“I remember many of people during the time I spent in Crowley...coming here as a young lawyer in 1949, however, most of you here are the children of the people I remember,” said Edwards drawing laughter.
“I was driving Trina (his recent bride) around town to show her the town that I loved so much and as she looked around she said ‘you never should have left here,” he said. “I had to leave...my job took me to Washington and Baton Rouge but I never lost my interest in the rice industry.”
“Those of you who are old enough to remember know that in 1969 there was a movement to change the rules and regulations in place that would have devastated the rice industry,” Edwards continued. “As a congressman, I approached President Lyndon Johnson, who was a friend of mine, and urged him not to sign this legislation which he didn’t. There was never a time when the rice industry was far from my heart.”
“I can recall a time when a farmer using a thresher would produce 20 barrels a day was a good farmer. Now with new methods, technology, herbicides and insecticides 45 barrels is a good day,” he said. “Rice is the most single important cereal in the world and is very important to the economy of this area.”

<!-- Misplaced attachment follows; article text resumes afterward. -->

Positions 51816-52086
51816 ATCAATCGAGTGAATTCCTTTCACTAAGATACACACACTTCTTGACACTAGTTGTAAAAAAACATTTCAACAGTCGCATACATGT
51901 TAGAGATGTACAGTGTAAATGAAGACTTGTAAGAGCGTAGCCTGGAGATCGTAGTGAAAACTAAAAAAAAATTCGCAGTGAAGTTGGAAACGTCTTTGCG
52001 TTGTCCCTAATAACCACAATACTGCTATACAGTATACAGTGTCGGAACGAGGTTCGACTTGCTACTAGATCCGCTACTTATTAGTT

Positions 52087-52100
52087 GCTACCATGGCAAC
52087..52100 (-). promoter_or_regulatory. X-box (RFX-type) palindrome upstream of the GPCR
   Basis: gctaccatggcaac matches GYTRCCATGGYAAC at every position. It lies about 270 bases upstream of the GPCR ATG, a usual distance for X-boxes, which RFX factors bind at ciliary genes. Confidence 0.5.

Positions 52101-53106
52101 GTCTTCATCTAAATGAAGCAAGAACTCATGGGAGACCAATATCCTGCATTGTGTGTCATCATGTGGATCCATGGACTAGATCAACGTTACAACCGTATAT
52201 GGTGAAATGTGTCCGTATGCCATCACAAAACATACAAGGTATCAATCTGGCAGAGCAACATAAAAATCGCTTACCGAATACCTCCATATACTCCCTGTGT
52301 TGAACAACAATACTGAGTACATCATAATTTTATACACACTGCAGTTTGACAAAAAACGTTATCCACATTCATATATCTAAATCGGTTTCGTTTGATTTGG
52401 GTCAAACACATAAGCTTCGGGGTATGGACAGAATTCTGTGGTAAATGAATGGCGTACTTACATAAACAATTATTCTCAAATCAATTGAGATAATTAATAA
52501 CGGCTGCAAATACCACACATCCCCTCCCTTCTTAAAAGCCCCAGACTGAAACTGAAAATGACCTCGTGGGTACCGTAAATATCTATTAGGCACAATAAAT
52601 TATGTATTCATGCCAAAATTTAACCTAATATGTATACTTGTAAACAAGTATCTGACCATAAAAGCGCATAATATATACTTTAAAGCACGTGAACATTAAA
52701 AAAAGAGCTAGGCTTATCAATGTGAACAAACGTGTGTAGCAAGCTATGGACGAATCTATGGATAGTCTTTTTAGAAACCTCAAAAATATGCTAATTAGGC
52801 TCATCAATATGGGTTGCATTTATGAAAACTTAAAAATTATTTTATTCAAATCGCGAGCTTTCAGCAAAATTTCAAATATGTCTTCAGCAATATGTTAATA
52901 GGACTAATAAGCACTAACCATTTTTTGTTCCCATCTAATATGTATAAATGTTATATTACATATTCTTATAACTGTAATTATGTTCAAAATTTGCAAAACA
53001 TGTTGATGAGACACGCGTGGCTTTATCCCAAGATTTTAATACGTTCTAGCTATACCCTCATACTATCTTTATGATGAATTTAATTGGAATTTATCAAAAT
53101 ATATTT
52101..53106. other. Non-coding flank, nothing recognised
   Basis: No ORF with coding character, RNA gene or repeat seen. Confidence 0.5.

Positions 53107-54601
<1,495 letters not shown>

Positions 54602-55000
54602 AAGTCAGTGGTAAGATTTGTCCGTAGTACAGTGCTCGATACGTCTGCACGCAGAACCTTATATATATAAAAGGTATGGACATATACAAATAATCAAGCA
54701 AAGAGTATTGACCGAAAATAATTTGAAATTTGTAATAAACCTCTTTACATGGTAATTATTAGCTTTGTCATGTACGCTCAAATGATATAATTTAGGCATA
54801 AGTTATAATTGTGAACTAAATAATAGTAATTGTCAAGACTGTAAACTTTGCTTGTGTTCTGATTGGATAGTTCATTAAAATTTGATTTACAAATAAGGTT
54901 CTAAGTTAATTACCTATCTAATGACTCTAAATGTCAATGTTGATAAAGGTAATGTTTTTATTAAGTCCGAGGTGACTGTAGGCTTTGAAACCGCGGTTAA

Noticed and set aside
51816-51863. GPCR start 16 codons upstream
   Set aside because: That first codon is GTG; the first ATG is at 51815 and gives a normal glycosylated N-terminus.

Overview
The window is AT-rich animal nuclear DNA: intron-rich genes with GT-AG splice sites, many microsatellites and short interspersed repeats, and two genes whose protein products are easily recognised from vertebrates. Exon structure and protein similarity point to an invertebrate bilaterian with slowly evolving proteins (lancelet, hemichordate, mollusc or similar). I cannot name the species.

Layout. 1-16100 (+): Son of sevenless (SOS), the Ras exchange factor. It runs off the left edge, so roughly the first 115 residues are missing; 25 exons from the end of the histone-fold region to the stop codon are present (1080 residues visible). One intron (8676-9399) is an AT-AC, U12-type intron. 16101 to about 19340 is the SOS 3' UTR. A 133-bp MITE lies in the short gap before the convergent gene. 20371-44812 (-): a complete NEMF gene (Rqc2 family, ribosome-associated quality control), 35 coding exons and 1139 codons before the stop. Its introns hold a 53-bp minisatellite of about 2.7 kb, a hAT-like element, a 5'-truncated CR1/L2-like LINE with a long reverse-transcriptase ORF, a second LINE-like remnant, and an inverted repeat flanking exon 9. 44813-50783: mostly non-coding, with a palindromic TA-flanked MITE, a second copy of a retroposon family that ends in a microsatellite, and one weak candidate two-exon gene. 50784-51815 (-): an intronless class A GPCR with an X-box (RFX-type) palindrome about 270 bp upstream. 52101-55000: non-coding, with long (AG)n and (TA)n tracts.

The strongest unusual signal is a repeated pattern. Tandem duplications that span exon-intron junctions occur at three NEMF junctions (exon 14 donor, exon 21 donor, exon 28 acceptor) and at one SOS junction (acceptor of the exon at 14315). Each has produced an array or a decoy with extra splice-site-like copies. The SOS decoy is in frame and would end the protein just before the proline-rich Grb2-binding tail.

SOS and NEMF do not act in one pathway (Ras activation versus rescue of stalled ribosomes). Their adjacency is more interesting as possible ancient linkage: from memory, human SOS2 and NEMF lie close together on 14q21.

“I was President of the Rice Festival in 1959 when Senator John F. Kennedy drew over 100,000 people here,” Edwards recalled. “In 1968 I was named an honoree due to my contributions to the industry and I never regretted any of it.”
“As most of you know I recently spent some time away involuntarily,” he quipped drawing another round of laughter. “While I was in prison I got over 35,000 pieces of mail and they all touched my heart.”
Edwards then paused for a moment as he got emotional and his voice slightly cracked.
“But none did like the one that said that the people of my hometown wanted me to be the Rice Festival Grand Marshal,” he said. “A lot of people raised their eyebrows and said what in the world are those folks thinking. They don’t know that your generous, kind, and compassionate. But most of all I like to think that you remember how hard I worked for you when I was in office.”
“I hope you all know what this means to me,” he concluded. “I’ll never forget you as you’ve apparently never forgotten me.”
The delighted crowd responded with a standing ovation.
The 2011 International Grand Marshal’s Parade will run Saturday, October 22 at 3 p.m. Governor Edward’s presence will probably make it the most well-attended in recent memory.